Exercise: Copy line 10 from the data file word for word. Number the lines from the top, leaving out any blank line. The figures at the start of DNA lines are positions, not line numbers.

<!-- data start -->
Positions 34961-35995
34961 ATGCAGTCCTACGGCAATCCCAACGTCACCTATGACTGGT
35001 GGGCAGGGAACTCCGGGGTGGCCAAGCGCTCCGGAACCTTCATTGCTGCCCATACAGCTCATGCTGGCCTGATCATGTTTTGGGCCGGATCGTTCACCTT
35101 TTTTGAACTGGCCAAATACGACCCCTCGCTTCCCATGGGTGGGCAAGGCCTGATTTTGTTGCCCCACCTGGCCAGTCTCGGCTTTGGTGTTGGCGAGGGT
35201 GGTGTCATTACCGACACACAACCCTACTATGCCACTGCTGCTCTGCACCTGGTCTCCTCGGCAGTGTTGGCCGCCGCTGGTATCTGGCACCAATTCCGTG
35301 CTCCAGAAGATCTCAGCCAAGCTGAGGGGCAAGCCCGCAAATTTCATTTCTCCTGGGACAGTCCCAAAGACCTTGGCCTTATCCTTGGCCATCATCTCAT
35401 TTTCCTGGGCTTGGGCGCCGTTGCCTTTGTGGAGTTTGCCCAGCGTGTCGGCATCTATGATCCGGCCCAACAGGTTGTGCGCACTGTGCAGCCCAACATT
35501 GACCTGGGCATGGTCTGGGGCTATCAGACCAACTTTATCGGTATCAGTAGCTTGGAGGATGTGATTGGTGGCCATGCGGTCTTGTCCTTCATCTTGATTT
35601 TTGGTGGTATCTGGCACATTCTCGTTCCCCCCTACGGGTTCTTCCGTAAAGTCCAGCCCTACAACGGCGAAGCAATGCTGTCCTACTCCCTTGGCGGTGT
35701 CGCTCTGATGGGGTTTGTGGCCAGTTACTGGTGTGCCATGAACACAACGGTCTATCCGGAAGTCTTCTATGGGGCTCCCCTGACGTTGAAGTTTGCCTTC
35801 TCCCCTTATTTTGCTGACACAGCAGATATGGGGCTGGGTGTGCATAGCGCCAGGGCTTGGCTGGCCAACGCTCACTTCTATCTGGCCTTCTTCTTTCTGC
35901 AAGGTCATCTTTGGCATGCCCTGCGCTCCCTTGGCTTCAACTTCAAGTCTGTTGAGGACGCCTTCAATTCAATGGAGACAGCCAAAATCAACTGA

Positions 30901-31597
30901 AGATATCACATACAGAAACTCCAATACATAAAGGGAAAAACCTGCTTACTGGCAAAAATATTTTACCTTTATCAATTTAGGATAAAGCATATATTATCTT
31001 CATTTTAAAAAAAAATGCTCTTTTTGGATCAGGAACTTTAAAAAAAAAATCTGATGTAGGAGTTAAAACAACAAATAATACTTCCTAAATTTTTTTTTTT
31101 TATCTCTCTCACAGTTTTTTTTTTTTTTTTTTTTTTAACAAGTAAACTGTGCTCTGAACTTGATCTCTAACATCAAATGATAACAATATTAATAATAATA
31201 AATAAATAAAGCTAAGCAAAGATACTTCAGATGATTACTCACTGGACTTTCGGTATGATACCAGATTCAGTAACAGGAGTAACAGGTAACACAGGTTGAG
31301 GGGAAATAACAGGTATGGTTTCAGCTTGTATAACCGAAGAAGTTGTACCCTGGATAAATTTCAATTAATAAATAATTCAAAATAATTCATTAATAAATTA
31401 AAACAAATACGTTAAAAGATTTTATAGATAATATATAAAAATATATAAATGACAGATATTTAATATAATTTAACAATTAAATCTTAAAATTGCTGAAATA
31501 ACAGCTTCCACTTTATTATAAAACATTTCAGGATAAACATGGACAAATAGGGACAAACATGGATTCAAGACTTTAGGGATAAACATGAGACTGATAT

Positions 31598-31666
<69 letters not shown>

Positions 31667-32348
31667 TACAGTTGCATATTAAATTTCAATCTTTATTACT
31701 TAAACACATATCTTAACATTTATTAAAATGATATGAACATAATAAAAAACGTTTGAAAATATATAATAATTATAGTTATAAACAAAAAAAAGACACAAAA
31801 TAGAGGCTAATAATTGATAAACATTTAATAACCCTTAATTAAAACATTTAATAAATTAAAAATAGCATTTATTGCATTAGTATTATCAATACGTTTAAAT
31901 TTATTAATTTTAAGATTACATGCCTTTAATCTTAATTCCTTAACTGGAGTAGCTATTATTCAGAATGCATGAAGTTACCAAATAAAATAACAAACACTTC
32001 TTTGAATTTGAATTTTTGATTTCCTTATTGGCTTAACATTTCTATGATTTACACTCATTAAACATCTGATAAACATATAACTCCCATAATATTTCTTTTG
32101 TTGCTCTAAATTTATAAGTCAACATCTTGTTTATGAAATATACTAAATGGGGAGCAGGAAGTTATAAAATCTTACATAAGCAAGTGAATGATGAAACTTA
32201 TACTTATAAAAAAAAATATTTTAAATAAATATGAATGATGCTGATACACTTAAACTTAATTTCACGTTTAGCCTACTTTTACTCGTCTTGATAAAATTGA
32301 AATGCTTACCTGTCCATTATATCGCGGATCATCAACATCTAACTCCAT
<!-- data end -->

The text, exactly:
35701 CGCTCTGATGGGGTTTGTGGCCAGTTACTGGTGTGCCATGAACACAACGGTCTATCCGGAAGTCTTCTATGGGGCTCCCCTGACGTTGAAGTTTGCCTTC